I’m 82 plus years old, with still too much power in the engine to die prematurely. Statistics show that in the U.S. and South Korea, 50 percent of the deaths from the coronavirus are to folks over 80, often with the pre-existing conditions that come with aging. So what can I do about it? Not much, except hermetically seal myself in my small apartment. With my wife in heaven for the past 14 years, I’ve learned the hard way to be self-reliant and I have the retirement funds to do so. When I get up in the morning, I look at myself in the mirror and say, “It’s just you and me, big fellow.” And I’m certain not to miss my medicinal glass of vodka at 5:00.
Thomas J. Puleo, Columnist, currently in San Francisco
Since I am not a student, an athlete or a sports fan, I have not suffered from the ongoing shutdowns caused by the latest prophylactic measures underway in the Bay Area, but I have experienced their reverberations; let’s call it Quarantine Psychosis by Proxy. One of the most discussed symptoms of this disease is related to the hoarding of toilet paper by people who see it as the one item that is most vital to their survival during the apocalypse. The response of most observers is derision; for me it is disgust. Despite what we say about ourselves, California is still a backwater, a place where people do not have bidets, and if they did have one they wouldn’t know what to do with it. Savvy and sophisticated people like me know how to take care of matters without resorting to cruder methods. The importance of toilet paper to the average American tells you all you need to know about the quality of their souls.
Alessandra Tosi, Contributor, currently in Berlin
As an Italian person abroad, it has never been easy to receive bad news. Being abroad might be seen as a dream, but it often carries hardships one cannot possibly foresee or avoid. When something bad happened to my family while I was abroad, it was never easy. I have felt miserable and powerless. But when my own country is experiencing something like coronavirus, while life around me goes on as usual, I feel the same pain and fear as those who are currently in Italy. It feels like everything is suddenly different, although nothing has changed for me in my daily life. Being an Italian abroad in March 2020 means to frantically read online newspapers every day to understand what is going on, everything changes so fast it is difficult to keep up. It means staying on the phone for hours with parents, relatives, friends, trying to take their minds off things and to keep them some company. It means desperately explaining to Germans why it is not a good idea to go to clubs and bars packed with people, why sharing a cigarette is no longer an option, why working from home is so important. It means constantly hoping none of their beloved would fall sick, because flying home is not possible.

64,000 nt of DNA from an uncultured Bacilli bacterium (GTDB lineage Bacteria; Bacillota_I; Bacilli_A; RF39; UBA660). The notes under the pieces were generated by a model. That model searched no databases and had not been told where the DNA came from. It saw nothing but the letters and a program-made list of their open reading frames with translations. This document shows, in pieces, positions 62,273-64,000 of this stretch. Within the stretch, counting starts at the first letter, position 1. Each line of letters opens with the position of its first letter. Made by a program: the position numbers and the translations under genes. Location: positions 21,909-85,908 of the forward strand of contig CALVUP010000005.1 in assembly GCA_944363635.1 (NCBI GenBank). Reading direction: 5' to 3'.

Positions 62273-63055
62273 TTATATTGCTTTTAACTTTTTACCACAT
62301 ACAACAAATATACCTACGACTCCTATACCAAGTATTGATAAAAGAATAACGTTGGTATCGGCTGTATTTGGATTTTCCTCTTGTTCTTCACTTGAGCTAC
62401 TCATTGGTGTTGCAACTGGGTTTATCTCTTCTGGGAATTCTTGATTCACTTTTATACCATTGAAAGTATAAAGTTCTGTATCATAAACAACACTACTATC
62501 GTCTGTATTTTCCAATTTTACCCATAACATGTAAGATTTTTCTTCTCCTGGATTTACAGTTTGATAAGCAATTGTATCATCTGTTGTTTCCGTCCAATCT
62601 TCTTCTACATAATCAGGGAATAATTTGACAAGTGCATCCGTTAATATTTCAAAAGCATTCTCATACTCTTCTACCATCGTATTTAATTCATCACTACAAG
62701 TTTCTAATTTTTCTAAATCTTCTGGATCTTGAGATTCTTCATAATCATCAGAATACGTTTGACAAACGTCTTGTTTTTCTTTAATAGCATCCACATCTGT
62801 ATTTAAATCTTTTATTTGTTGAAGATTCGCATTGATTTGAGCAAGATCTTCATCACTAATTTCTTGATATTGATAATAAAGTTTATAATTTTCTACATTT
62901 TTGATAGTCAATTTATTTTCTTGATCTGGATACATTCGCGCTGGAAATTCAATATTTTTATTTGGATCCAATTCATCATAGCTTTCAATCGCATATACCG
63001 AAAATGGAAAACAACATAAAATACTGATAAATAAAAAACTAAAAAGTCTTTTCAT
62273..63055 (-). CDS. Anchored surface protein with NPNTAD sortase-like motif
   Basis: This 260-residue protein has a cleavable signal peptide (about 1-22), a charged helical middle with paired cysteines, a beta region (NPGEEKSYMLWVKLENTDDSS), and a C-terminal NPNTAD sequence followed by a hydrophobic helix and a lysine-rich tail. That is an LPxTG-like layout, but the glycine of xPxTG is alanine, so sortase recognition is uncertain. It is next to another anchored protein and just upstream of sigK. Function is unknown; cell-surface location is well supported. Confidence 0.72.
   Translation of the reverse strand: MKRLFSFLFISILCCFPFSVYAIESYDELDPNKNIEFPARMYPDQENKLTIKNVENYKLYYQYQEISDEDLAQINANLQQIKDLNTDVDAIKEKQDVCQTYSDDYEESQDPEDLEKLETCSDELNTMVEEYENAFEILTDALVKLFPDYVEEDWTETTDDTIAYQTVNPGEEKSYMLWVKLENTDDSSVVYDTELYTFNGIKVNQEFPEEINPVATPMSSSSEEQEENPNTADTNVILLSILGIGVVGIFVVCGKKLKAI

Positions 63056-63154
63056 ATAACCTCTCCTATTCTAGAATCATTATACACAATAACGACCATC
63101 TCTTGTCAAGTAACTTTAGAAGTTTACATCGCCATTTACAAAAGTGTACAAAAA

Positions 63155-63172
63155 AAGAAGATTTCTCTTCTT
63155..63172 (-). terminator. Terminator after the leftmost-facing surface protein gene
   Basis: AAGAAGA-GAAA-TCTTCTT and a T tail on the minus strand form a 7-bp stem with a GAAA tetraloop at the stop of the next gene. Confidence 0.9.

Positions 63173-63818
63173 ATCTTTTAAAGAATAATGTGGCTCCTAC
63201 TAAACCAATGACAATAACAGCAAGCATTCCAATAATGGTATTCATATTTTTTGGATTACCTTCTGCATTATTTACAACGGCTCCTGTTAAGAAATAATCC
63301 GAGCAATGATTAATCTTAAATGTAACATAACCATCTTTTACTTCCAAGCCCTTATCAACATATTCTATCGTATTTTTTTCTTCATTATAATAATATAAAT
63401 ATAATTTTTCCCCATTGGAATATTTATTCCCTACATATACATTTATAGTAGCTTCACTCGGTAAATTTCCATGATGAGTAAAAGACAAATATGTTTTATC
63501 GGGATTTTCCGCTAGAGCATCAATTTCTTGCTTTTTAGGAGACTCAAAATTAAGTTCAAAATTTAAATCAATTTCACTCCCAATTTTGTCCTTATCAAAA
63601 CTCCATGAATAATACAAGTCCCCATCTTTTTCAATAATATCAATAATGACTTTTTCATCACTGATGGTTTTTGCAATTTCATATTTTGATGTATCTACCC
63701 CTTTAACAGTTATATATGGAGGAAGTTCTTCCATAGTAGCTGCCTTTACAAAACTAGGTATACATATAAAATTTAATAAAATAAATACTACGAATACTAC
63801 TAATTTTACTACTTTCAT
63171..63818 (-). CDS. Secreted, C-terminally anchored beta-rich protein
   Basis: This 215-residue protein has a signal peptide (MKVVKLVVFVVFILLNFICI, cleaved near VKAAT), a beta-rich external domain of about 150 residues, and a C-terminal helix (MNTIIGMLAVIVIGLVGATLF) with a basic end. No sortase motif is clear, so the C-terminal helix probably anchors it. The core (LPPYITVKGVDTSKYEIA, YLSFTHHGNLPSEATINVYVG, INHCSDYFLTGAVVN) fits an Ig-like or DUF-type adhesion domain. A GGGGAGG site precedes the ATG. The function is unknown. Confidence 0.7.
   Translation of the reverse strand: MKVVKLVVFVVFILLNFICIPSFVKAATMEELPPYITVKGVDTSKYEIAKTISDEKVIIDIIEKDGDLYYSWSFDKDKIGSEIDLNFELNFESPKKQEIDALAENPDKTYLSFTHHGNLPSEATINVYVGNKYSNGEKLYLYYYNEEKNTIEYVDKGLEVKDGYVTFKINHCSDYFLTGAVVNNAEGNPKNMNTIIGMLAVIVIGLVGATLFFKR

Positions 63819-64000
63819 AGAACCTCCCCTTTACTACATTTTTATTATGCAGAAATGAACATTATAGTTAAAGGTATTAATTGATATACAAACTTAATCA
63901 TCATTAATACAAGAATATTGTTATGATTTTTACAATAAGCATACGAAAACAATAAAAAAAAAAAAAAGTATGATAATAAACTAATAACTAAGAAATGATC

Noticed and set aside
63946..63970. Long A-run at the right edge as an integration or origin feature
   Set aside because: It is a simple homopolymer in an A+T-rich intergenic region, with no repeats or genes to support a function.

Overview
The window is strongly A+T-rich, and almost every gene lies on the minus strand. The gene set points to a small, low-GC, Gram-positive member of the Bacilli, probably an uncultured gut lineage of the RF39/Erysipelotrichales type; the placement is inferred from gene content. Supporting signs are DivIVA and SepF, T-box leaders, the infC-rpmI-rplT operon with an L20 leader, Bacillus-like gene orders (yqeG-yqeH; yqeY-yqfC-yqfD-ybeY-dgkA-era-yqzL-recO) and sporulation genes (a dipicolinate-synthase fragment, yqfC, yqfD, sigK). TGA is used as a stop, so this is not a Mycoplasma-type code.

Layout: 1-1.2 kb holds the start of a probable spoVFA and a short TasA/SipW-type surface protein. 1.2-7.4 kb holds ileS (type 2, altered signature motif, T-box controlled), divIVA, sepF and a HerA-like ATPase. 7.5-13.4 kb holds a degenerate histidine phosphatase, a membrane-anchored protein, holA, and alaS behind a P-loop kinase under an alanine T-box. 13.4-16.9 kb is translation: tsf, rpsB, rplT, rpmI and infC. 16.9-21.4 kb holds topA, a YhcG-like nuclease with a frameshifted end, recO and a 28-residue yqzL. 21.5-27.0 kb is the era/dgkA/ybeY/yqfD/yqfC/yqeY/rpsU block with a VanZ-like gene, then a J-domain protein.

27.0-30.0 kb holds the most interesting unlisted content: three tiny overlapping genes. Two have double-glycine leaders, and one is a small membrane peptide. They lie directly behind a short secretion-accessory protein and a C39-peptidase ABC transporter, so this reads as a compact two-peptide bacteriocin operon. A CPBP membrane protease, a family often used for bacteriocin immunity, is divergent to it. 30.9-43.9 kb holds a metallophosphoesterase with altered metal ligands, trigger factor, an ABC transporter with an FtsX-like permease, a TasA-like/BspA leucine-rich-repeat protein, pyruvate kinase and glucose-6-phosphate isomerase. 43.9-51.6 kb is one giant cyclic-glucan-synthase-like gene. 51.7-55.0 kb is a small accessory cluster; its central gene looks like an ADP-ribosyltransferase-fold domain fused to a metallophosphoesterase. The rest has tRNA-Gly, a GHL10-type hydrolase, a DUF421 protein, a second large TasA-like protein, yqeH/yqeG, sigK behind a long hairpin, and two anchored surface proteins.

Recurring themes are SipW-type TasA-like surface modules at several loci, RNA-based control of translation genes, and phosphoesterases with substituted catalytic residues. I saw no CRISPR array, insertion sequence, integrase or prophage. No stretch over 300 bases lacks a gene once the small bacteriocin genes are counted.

To those in Italy, from the bottom of my heart, I would like to say to stay strong and to endure through this difficult time, which we all hope will be over soon. The thoughts of all Italians abroad are with you, although we are far, we couldn’t feel closer to our beautiful Italy. Be brave!
Bianca Sue Brown, Contributor, currently in Milan
There are three main time zones on my world clock — I watch Beijing, Milan, and New York. The education consultancy I work with is based in Ningbo, a third-tier city south of Shanghai. It seems like we were yet in winter’s depth when offices first closed and all my colleagues went remote. For those who regularly work from home as I do, the global shift to teleworking has been almost nomadic camaraderie. Our students left their boarding schools and returned home to their parents. And as lessons shifted online, Chinese high school students even found the rare gift of a bit of free time.
Then my colleagues were writing to me, checking in on the situation in northern Italy. Specific concern, lived advice, and alarming news stories retold through foreign news outlets peppered my inbox. These mid-March days are stoic whispers of spring, but the winter will stagger on. Six hours behind us, friends and family in New York are wandering through supermarket aisles checking off their quarantine lists. Six hours ahead, China is back in the office. We… are somewhere in the middle.
Sophia Rita Jadda, Contributor, currently in Venice
Staying at home on lockdown is not the hardest part: I can spend more time with the family, I can make that recipe I saved many months ago, I can study for my Master’s Degree exams, I can catch up with the missed episodes of my favorite TV series and, no less important, I can sleep. The hardest thing is the lack of human warmth. We Italians are very outgoing. For example, it is quite common to hug and kiss on the cheeks our friends to greet them, or to look someone in the eye while speaking. We will get through this nightmare, because we are strong. I also hope that this situation will finally make people reflect and let them understand that we are all the same — that we must unite not only in time of emergency.
Isabella De Silvestro, Contributor, currently in Milan